Today is a wondrous day. Careening through the cosmos, the Earth hurdles around the Sun, rotating on an invisible axis causing radiant light to filter through muddy layers of atmosphere into a beautiful array of colors that play lightly on morning clouds. A small bird alights to the slender branch of a young Sycamore bending gracefully over the rippling waters of a mossy swimming hole. Nearby forest trees wave the chilly evening goodbye, rocked by a playful gust of wind. Up the hill a quivering fawn bounds across the overgrown farmland of a wooden house as a hare burrows madly in the dirt. The home sighs and settles as if relaxing after worrying away a tense night. Sweet melodies of a woman’s voice trickle down a flight of stairs, soothing and assuring. At the top of the stairs, in a large bedroom, beneath a fluffy blue comforter a man opens one bloodshot eye. It’s 4am. The blinding sun is burning a mark into his cheek, the woodland animals are gibbering away, the old house is creaking like it’s on it’s last legs and his radio is blaring Mexican nonsense music into his ear. It is any other day.

Henry Helot slumps out of bed and into the bathroom. He washed his face in the sink and looks into his own tired eyes. He is 37 and looking the part. Bags under his eyes and salt in his hair. He brushes his teeth and spits. A farmhouse with no farmer. His grandfather was farmer and taught him how but Henry is no man of the soil. Henry has a city job. Not in an office or behind a counter. Henry bludgeons head of cattle with a sledge in a slaughterhouse. At least he’s still working with animals. Boots on and down the stairs, gulping at a mug of yesterday’s coffee. He doesn’t think about the coming day. Everything’s set on routine and thinking just makes it linger. Tuck your head down and push through. No music in the truck, no conversation before work. Henry pulls on his black rubber overhauls and gloves and picks up his tool, positioning himself at the front of the conveyor belt. Through the side door Henry sees sleepy eyed cows being unloaded from the back of a truck. He slides the metal grate in front of him up as another man takes position one belt up. A buzzer sounds sharply from above and the cattle can be heard grumbling forward. Henry puts the neck of the sledgehammer in his right hand and waits.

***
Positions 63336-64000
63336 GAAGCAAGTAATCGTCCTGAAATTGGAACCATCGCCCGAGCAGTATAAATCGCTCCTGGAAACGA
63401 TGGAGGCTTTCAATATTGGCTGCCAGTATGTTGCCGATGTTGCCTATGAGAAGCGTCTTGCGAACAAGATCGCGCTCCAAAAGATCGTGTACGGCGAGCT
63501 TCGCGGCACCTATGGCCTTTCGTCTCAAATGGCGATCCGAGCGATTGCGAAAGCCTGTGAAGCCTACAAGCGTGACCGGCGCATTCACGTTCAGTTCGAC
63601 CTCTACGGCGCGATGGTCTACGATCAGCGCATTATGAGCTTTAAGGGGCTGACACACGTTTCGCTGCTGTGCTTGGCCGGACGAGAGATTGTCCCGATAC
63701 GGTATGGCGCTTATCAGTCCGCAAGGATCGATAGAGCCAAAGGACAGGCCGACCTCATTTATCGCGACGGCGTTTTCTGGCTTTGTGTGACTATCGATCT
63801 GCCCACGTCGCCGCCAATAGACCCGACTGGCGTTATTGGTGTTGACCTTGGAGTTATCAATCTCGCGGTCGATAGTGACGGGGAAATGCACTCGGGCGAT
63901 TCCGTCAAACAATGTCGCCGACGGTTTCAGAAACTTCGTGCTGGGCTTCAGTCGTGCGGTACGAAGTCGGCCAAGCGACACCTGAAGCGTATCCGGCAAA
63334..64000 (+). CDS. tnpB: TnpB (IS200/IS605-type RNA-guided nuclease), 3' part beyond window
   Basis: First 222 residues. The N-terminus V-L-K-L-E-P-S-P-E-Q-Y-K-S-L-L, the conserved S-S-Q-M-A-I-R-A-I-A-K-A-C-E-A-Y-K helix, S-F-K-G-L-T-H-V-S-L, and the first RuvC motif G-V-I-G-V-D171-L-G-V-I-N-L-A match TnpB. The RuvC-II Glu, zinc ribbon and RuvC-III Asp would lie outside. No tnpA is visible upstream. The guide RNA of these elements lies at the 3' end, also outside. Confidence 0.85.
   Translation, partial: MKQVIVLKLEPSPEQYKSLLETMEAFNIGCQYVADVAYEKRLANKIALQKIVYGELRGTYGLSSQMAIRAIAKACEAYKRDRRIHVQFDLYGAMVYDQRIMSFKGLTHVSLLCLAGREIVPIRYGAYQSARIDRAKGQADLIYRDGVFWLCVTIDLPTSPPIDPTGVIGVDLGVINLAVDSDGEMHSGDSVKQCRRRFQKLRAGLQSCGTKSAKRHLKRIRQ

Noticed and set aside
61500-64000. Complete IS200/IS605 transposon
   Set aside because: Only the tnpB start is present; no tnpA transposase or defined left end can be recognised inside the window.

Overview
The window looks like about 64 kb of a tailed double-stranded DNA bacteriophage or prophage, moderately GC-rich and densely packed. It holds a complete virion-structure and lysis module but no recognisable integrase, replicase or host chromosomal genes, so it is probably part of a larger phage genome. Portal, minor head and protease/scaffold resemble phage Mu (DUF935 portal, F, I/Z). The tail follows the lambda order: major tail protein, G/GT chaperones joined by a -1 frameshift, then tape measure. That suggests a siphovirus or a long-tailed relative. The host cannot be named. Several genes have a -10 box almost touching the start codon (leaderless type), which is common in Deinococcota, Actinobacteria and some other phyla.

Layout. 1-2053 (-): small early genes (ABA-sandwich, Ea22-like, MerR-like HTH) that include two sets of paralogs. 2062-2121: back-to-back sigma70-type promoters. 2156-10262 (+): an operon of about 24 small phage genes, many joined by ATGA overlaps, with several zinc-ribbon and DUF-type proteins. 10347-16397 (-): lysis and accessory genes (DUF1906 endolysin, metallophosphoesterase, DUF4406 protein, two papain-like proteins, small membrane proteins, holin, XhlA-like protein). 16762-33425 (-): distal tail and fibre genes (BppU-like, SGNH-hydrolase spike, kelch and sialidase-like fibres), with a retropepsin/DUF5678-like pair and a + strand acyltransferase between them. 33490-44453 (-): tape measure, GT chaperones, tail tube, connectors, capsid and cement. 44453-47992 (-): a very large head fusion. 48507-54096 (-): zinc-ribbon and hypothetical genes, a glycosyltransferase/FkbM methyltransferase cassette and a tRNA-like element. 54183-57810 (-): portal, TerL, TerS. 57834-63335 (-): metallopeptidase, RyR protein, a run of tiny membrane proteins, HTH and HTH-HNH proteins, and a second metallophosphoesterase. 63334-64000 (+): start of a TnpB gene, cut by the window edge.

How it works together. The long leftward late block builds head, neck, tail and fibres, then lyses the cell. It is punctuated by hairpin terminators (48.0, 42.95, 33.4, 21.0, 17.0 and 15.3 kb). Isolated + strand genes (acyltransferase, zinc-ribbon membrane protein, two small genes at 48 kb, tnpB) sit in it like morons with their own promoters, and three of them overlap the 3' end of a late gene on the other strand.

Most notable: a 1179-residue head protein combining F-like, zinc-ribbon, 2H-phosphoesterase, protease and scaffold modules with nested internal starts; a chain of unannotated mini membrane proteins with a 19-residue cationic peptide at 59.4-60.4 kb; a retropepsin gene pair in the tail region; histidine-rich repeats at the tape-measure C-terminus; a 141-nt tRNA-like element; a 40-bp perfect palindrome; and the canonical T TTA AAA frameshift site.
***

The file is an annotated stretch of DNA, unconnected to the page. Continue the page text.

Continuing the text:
At 3:30 Henry pulls off his splattered work clothes and heads to the showers. The pipes groan and cough before belching up the steaming water. His boss claps him on the back and says something about work and overtime and commies. Henry nods. He’s got a few hours of down time now. Maybe he’ll go to a diner to get some chow, maybe he’ll go home and fix up the porch overhang that’s been leaking. Maybe he’ll catch a movie while in town or pick up a book or lounge in the park or go swimming in the creak or buy a hooker or go shopping for a new radio. Maybe he’ll sit in his truck and wait until he can go to the bar without feeling guilty.

At the bar Henry puts his coat on the stool to his right and gets a beer. The bartender sets down the drink and moves away to talk to a woman. At the new pool table in the back a young college yuppie talks loudly about his philosophy of being a wealthy college yuppie. Henry picks up the paper and rereads a line in an article a half-dozen times before putting it down. He doesn’t remember what it said. He orders another beer. A man walks in briskly and sits on the stool to Henry’s right on top of Henry’s jacket. He orders a beer that’s not on tap and pulls the jacket out from under him and tosses it under the bar. Henry looks into the foam of his beer and thinks about the foam cows get at the edge of their mouths. The man pulls from his drink and looks up at the yuppie then to Henry. “When that guy wraps his Porsche around a lamppost, his repairs will cost about the same amount as his ‘education’… but not quite as much as his bar tab,” he says. Henry smiles and looks the man in the eyes. Joel was always good company.

Henry Helot

Wolves of Wayward Baughberick